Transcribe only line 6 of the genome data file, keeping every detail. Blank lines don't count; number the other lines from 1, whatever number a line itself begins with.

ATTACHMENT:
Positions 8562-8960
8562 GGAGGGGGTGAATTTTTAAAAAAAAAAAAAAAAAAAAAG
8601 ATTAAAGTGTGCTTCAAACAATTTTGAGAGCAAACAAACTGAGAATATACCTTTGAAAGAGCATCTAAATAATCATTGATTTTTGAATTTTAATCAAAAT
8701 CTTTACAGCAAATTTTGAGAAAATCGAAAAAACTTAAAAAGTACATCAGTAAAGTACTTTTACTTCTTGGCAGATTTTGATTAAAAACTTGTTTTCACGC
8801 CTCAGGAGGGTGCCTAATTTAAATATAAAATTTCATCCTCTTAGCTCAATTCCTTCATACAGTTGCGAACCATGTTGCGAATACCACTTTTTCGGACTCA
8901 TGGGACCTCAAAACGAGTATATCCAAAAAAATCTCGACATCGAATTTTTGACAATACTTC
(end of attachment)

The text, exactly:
8901 TGGGACCTCAAAACGAGTATATCCAAAAAAATCTCGACATCGAATTTTTGACAATACTTC